Tip 708 is provided with a rounded end 714 (Figures 12C, 12D) which facilitates the entry the expander pin 702 into the sleeve 704 and provides a smooth surface to reduce or avoid tissue irritation. Behind the spherical tip, in the direction of the shaft 710 is at least one recess 716. A plurality of recesses 716 are shown in Figure 1 1A. The recesses are less thick when compared to the thickness of the shaft 710. Behind the recesses, also in the direction of the shaft 710, is an undercut 718, which also is a region of reduced thickness.
Sleeve 704 (Figure 1 IB) is comprised of a head 720, a hollow tubular mid-shaft 722, and a distal tip 724. Head 720 has a slot 721 which receives the head 706 of the expander pin 702. Behind this is an undercut that captures an inserter instrument. One wall of the undercut is graduated to ease disengagement of the Inserter. The mid-shaft 722 has a series of fenestrations 726 intended to provide an interference fit with the walls of the hole prepared in the bone or tissue. The distal tip 728 has a series of slots 730 which allow the sleeve to expand.
The interior of sleeve 704 is open so that the pin 702 can be received therein. The inner wall of the sleeve 704 near the distal tip 728 is provided with tabs 732 that project into the open space. As the pin is driven the Tabs engage the undercut on the pin. The exterior of the distal tip has fenestrations 715 that in the deployed condition create an interference fit with the walls of the prepared hole. The distal tip may also be smooth. The fenestrations of the preferred embodiment resemble a cortical screw thread. They could however be of any configuration (grooves, splines, etc.) which would provide a "bite".
Figure 1 1C shows a tapered portion 717 as an alternate to the fenestrations 715 . Rather than cutting into bone, the taper would engage a conic shape prepared in the bone, providing a measure of resistance to pull out of the Implant. Figures 12 A, 12B, 12C, and 12D illustrate the transformation of the implant from the non- deployed, pre-expanded state to the deployed, expanded state. The sleeve and pin arrangement is inserted into the prepared drill hole in the initial, non-deployed state. In the initial, non-deployed state, in which the head 706 of the pin is situated outside of the slotted head 720 of the sleeve, the tab 732 on the inner wall of the sleeve resides within the slot 730 provided on the pin 702. In this arrangement the sleeve is in an unexpanded state. The pin 702 is then moved forward in the sleeve 704 so that the head 706 of the pin 702 is situated in the slot 721 of the head 720 on the sleeve 704. Forward movement of the pin moves the recess out from under tab, and the tab rides up on the shaft 710. Since the shaft is thicker than the recess, the abutment of the tab against the shaft expands the sleeve at the recessed region. To maintain the tab in position on the sleeve, the shaft is provided with an undercut, which is a grooved region on the shaft having a modest reduction in thickness, i.e., a thickness intermediate that of the recess 716 and shaft 710. The undercut 718 is situated where the tab will reside when the pin is fully inserted in the sleeve and the device is in th deployed state. The walls of the groove retain the tab within the undercut, insuring that the tab will remain within the groove. See, e.g., Figure 25D.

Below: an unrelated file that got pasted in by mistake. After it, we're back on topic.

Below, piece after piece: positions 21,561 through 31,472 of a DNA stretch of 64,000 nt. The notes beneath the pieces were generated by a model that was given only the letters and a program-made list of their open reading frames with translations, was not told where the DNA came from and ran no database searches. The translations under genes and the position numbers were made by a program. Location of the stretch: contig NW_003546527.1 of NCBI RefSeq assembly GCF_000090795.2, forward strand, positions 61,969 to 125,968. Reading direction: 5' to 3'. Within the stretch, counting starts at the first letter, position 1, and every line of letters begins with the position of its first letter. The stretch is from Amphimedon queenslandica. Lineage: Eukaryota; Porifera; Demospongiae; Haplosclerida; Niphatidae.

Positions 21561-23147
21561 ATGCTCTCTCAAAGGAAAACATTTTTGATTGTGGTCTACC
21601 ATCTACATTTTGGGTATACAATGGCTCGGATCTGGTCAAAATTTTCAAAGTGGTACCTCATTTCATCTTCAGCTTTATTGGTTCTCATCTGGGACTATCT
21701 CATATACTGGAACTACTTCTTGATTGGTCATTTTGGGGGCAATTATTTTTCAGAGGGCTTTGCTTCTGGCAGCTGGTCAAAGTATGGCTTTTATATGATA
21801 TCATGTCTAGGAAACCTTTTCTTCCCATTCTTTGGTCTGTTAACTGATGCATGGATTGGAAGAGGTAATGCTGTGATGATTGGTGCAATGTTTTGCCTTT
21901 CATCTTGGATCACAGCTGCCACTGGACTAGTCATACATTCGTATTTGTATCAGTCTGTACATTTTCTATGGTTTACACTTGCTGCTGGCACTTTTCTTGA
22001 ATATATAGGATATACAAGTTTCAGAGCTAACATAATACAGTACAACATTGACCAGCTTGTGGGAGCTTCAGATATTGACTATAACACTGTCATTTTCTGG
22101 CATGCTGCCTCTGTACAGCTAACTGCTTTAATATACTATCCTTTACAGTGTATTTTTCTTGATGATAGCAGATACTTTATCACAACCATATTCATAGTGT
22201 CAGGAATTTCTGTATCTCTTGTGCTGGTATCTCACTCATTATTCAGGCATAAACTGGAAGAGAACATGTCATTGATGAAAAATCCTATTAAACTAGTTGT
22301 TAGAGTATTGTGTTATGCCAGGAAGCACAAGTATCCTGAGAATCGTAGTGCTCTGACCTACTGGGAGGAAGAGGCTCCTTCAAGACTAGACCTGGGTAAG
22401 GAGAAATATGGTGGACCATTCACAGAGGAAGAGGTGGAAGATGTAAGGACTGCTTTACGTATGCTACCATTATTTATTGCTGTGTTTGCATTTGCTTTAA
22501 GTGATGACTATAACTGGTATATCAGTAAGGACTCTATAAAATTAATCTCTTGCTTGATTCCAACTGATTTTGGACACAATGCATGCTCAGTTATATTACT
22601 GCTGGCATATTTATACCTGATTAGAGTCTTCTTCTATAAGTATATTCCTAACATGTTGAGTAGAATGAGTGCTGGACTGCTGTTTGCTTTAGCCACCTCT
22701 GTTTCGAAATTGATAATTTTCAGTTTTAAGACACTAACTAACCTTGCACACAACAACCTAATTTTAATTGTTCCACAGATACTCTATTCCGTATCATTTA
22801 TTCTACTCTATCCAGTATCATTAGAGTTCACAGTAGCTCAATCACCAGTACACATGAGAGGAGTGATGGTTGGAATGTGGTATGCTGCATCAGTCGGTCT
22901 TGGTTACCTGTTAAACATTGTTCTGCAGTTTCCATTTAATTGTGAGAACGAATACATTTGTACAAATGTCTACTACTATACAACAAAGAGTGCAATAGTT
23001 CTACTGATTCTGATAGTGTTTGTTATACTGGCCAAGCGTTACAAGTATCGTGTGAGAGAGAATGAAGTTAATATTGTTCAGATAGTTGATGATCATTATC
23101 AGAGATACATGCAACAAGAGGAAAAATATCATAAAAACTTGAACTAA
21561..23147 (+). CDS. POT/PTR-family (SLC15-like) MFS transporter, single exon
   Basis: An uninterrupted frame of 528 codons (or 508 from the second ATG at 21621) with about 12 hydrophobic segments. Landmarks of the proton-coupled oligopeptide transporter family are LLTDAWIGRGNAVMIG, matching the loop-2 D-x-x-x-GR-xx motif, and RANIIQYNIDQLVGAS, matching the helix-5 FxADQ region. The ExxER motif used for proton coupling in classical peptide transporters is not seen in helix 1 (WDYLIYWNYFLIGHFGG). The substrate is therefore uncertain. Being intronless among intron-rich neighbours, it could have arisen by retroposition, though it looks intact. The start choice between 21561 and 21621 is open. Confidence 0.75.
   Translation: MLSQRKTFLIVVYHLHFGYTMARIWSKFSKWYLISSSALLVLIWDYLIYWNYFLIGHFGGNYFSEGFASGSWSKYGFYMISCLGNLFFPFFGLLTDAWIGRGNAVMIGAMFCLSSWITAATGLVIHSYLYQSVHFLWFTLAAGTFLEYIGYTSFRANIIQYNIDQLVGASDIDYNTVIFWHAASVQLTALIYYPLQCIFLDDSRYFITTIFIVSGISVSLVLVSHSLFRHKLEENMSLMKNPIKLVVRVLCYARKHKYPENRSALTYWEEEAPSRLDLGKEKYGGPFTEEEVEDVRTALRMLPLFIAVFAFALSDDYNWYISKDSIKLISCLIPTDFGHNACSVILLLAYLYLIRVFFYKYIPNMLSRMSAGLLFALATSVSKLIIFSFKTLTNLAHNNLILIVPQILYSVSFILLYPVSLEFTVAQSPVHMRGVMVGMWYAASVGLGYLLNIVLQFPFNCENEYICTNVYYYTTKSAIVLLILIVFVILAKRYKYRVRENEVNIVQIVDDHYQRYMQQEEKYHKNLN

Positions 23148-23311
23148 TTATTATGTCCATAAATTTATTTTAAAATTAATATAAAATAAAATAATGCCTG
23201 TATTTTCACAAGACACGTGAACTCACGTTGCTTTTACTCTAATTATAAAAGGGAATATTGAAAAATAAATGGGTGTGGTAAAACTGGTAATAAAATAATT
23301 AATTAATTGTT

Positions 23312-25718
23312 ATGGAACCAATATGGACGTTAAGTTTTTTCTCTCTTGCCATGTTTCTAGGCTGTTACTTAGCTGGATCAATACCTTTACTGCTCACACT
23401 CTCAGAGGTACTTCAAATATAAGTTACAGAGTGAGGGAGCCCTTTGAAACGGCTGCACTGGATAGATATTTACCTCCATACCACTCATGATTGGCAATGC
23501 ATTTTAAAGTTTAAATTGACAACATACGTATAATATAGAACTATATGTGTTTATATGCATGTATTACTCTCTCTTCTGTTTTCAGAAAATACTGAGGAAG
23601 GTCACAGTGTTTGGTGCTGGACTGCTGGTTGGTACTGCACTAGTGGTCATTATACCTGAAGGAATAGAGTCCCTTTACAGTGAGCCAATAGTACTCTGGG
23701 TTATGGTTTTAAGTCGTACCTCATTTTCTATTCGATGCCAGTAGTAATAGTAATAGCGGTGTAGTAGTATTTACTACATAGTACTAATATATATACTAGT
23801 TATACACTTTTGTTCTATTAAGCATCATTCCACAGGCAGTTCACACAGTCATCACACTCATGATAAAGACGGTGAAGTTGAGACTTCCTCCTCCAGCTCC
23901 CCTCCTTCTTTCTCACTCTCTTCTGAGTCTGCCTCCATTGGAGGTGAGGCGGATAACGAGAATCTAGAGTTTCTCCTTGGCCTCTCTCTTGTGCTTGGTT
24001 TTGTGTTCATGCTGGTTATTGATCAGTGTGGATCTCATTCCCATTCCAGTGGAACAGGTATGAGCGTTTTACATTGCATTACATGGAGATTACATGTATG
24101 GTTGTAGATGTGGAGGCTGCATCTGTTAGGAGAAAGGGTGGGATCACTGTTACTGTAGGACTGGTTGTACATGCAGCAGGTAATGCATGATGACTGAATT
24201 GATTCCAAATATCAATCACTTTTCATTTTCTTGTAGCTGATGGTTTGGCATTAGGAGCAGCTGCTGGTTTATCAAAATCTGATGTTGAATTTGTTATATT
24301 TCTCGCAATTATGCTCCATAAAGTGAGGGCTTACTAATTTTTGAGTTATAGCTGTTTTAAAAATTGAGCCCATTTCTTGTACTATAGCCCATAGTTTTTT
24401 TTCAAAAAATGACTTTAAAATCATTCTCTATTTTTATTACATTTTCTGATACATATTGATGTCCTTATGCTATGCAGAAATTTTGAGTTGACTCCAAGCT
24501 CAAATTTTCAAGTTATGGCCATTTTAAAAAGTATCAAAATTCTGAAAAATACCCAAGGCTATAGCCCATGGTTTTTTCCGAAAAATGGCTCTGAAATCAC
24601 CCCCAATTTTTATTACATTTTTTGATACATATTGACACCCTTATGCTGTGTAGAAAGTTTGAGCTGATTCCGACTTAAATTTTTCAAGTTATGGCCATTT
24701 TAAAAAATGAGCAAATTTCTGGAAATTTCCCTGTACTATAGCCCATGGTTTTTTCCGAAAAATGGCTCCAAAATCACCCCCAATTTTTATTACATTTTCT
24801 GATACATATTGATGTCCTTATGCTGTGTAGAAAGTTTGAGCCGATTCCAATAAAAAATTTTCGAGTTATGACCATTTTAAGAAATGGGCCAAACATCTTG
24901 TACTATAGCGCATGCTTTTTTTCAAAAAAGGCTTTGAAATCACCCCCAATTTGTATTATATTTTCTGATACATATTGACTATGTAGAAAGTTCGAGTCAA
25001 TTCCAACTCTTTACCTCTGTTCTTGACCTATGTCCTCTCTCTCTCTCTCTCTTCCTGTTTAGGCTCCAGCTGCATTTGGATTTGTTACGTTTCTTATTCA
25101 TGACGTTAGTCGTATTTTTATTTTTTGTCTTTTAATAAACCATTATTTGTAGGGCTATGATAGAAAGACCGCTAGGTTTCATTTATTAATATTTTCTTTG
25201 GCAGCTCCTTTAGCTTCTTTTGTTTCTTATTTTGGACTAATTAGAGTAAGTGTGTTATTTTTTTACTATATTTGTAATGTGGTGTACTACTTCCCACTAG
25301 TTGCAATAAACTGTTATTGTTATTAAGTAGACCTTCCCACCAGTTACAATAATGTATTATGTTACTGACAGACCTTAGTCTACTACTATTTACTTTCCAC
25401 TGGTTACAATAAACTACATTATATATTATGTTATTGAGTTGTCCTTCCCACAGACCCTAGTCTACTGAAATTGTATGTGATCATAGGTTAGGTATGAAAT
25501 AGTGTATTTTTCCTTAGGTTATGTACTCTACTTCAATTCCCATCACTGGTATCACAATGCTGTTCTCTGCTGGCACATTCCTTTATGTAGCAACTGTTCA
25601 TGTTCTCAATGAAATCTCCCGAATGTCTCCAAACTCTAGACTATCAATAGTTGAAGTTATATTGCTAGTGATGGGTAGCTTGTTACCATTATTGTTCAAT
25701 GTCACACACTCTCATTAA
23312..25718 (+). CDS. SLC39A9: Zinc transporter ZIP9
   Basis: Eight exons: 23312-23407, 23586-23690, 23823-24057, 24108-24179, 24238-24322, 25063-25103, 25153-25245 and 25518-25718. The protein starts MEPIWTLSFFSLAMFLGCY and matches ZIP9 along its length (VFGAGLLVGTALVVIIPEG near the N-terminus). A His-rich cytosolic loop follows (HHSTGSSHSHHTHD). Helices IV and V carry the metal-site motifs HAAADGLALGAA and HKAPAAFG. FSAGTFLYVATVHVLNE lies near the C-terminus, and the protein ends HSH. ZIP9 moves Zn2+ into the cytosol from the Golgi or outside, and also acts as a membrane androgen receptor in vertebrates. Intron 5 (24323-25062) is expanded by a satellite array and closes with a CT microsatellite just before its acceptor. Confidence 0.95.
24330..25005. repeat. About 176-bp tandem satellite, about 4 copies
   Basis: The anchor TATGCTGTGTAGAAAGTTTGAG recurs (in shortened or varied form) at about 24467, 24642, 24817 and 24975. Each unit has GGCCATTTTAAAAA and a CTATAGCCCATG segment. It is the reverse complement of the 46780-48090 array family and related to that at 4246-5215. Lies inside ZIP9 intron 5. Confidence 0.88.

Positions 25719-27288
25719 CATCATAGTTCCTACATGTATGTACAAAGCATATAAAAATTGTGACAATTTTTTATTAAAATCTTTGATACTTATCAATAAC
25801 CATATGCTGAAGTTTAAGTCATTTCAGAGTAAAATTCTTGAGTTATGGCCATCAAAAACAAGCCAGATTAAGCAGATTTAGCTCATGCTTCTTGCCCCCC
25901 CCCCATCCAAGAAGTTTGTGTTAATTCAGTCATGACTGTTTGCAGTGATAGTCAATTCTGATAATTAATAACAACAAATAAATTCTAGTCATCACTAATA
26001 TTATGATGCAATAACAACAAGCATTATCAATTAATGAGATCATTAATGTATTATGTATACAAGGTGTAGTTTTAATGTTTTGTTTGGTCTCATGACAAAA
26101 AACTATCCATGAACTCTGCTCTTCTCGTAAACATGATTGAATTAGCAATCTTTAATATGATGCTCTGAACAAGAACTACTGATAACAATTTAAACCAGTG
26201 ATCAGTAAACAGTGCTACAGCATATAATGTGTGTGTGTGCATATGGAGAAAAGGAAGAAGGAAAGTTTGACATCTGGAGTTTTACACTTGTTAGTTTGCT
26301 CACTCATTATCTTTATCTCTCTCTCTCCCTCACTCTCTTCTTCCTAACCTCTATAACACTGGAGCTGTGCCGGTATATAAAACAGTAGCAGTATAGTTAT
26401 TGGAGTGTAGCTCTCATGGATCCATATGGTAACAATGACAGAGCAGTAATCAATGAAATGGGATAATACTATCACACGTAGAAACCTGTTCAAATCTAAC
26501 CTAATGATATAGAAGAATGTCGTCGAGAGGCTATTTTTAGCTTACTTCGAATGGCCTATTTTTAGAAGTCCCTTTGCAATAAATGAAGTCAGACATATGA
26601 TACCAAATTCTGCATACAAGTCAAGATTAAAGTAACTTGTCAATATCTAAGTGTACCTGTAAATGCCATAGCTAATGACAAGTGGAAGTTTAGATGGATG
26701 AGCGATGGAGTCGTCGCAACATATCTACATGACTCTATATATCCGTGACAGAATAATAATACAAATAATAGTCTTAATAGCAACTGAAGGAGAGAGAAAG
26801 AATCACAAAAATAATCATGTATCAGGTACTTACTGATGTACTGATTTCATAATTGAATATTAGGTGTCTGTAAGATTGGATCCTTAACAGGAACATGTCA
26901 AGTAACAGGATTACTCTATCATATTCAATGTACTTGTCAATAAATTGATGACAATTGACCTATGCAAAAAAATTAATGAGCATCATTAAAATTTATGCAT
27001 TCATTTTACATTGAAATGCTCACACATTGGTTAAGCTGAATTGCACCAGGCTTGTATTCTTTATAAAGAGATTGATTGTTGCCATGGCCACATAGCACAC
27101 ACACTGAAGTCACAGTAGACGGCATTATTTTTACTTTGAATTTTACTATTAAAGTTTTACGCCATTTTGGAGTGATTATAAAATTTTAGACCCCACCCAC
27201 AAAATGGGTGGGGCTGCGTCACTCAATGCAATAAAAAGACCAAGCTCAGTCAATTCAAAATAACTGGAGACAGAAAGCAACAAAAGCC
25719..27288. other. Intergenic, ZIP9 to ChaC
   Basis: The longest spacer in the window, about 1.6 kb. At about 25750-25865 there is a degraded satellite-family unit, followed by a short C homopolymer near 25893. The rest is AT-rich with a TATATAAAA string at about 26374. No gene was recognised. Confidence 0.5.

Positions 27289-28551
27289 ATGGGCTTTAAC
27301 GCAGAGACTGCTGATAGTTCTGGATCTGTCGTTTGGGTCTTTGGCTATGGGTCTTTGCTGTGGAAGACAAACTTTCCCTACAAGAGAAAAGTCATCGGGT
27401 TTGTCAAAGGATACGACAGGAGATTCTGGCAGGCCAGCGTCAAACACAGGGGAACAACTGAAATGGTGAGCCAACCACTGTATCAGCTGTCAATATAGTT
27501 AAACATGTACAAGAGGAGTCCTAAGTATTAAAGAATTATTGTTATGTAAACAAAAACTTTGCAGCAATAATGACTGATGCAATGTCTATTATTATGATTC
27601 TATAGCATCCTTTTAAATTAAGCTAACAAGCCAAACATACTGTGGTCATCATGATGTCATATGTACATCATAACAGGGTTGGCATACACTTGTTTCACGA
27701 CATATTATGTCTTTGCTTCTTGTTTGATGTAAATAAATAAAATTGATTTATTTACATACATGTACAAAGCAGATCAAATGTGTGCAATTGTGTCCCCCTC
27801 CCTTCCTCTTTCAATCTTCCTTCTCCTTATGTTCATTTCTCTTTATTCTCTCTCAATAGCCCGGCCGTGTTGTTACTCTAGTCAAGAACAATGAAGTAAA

Figures 13A and 13B show alternate head configurations. In these embodiments, the slotted head of the sleeve 704 is omitted and the head of the pin is replaced by a hex head (Figure 13 A), or alternatively by a smooth head (Figure 13B).
Figure 14A shows an embodiment of the inserter 900 that can be used to insert the implant of Figures 11 , 12 and 13. The inserter 900 is provided with a drive rod 906 movably mounted within a body 902, which in turn is housed within a sleeve, which moves over the body. Figure 14B shows an enlargement of the distal region 908 of the inserter 900. The body is provided with slots 910, here shown present on the lateral sides 912 of the body 902, which results in a split distal tip 908 of the body 902. Distal tip 908 is further provided with an inward facing projection 914, which extends into the groove 719 provided on the implant 700 when the implant is loaded in the body (see Figure 15). The slots 910 in the body 902 allow the body to flex as the implant is attached to the inserter. The implant is loaded in the inserter tip is shown in Figure 15. In the loading of the implan into the inserter, as shown in Figure, the sleeve of the inserter is retracted and is out of view. Whe the implant is inserted into the split tip 908 of the body 902, the body 902 expands over the implai head at the slots 910. Also during the loading step, the drive rod 906 is retracted. The sleeve 904 is moved from the retracted position towards the distal tip, which applies pressure on the body, which insures that the implant cannot be displaced from the inserter.
At this point the implant is inserted into the prepared hole. The drive rod is advanced and brought in contact with the pin.
Figure 16 shows drive rod 906 moved distally to the point where the head 706 of the expander contacts the head 720 of the sleeve. At this point the implant is fully expanded against th walls of the prepared hole. Figure 17 shows the release of the inserter from the deployed implant. To effect this, the sleeve is retracted, allowing the distal tip 908 of the body to move outwardly. Further advancement of the driver rod pushes on the implant, The edges of the projection and the groove are ramped to facilitate this action. The inserter is then removed from the patient.